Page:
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subscribe to their correctness, and to reflect credit on the human heart." The recommendation contained in this remark, may be sufficiently palatable to disguise the sneer which it involves; but it would seem more honest, and in the end more salutary, to reverse the advice^ and to recommend the reader to consider each maxim as applicable to himself only, and in no way to his neighbors. He will thus avoid any breaches of charity, and be led to the true utility of the maxims, namely, the aid they give to the extirpation of the dangerous habit of self-deceit, the habit of all others the most fatal to virtue. They can hardly fail to open the eyes of men to the various and singular modes in which self-delusion operates, the readiness with which glosses over error, the acuteness with which it discovers excuses applicable only to itself, nay, the perverse subtlety with which it would palm off its very errors as instances of virtue. No man who is thoroughly imbued with the spirit of the maxims, can pretend to that degree of mental obliquity which looks for illustrations of their working solely in the conduct of others.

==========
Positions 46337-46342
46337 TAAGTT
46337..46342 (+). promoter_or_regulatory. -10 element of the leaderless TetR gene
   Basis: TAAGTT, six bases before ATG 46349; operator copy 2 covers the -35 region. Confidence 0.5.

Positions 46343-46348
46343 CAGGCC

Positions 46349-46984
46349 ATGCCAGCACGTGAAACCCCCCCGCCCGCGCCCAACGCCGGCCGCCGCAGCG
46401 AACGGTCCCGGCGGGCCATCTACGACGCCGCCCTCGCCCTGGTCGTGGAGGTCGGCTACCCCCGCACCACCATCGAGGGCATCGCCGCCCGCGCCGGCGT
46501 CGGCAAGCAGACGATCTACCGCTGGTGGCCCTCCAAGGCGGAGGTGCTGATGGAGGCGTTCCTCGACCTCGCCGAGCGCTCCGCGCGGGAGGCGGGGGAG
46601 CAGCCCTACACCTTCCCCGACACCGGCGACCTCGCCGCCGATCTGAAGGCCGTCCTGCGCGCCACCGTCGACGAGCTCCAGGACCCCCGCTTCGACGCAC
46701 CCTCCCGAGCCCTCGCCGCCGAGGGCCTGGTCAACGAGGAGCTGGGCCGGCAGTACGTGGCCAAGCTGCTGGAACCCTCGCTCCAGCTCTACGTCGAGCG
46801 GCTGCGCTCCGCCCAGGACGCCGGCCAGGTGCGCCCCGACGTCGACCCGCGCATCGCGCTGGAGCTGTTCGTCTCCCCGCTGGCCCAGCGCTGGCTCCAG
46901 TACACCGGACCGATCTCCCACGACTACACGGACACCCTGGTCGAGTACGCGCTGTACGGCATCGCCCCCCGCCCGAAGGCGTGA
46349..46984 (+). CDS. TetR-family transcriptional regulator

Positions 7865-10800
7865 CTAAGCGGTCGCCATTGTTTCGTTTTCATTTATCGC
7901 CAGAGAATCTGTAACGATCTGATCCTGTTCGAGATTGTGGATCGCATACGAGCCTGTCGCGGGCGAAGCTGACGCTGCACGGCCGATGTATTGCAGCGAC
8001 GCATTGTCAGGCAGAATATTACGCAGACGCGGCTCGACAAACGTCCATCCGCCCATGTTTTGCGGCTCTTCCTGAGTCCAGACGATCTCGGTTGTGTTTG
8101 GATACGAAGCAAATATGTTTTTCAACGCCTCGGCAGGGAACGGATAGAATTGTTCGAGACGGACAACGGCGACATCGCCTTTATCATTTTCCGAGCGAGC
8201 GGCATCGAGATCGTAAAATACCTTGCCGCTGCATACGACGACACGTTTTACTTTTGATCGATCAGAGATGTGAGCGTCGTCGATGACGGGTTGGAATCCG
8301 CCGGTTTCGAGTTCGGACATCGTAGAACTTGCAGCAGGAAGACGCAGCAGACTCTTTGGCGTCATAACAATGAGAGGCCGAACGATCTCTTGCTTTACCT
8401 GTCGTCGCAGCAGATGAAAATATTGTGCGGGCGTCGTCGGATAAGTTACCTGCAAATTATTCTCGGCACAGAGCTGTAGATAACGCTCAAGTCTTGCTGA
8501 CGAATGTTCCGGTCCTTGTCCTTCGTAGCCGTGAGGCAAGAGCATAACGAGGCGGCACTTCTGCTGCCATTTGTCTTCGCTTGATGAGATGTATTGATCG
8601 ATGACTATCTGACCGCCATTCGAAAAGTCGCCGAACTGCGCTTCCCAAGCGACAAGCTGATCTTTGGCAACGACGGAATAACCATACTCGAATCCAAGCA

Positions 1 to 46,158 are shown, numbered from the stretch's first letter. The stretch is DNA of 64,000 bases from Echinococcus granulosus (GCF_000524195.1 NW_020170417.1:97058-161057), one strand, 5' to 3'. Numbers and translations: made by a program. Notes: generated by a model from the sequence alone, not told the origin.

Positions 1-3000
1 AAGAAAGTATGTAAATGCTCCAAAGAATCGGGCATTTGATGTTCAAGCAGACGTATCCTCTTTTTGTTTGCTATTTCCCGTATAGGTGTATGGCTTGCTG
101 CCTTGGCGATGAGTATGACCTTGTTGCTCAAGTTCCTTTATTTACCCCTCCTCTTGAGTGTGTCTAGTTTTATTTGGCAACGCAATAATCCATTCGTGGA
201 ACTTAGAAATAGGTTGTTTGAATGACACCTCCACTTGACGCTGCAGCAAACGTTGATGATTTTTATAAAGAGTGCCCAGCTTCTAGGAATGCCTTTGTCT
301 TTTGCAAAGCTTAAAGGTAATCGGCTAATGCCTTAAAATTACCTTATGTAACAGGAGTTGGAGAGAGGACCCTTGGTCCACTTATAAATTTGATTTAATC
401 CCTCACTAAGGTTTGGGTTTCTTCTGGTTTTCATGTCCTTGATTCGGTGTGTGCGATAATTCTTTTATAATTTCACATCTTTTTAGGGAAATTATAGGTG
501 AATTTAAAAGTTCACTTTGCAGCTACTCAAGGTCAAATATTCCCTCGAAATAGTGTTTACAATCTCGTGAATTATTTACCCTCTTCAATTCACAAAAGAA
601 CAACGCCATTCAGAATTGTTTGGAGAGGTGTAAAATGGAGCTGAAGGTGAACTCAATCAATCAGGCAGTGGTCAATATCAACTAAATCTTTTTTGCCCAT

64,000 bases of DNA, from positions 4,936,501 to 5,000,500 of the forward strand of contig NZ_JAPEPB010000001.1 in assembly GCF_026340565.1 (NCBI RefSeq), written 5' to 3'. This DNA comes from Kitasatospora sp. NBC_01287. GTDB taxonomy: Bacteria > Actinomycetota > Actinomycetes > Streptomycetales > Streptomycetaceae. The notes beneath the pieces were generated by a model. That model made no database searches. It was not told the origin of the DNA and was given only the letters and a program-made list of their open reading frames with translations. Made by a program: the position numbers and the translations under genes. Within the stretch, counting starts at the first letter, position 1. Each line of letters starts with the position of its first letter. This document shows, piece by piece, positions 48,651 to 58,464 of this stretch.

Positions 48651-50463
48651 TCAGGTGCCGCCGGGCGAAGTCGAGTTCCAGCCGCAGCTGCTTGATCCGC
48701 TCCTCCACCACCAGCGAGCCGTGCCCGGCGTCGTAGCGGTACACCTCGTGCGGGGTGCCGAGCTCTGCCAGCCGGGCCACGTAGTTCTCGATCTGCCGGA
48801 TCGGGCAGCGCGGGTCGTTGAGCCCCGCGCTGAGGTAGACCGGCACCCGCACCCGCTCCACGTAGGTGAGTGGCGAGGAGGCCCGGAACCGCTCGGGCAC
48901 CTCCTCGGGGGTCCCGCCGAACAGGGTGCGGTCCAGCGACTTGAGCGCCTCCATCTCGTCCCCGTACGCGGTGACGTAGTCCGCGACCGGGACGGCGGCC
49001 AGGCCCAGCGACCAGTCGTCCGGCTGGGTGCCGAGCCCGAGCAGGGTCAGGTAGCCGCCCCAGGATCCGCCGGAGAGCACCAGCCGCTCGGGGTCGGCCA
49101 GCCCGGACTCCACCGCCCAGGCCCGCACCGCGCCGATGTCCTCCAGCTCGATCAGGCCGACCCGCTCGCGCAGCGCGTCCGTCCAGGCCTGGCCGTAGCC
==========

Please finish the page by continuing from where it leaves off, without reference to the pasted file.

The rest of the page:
Should it still be considered that La Rochefoucauld presents us with too low a view of human nature to serve the purposes of morality, it should be remembered, in his defence as an author, that the times in which he lived, and the political and moral state of the society of his day, are known to have closely corresponded with the general picture he has offered us, and in this respect may be said to afford him a complete justification.[1] Another circumstance for

  1. The writer whom La Rochefoucauld most frequently reminds us of is Tacitus, and this coincidence may suggest a strong similarity in the state of society at the respective periods which the two authors had in view.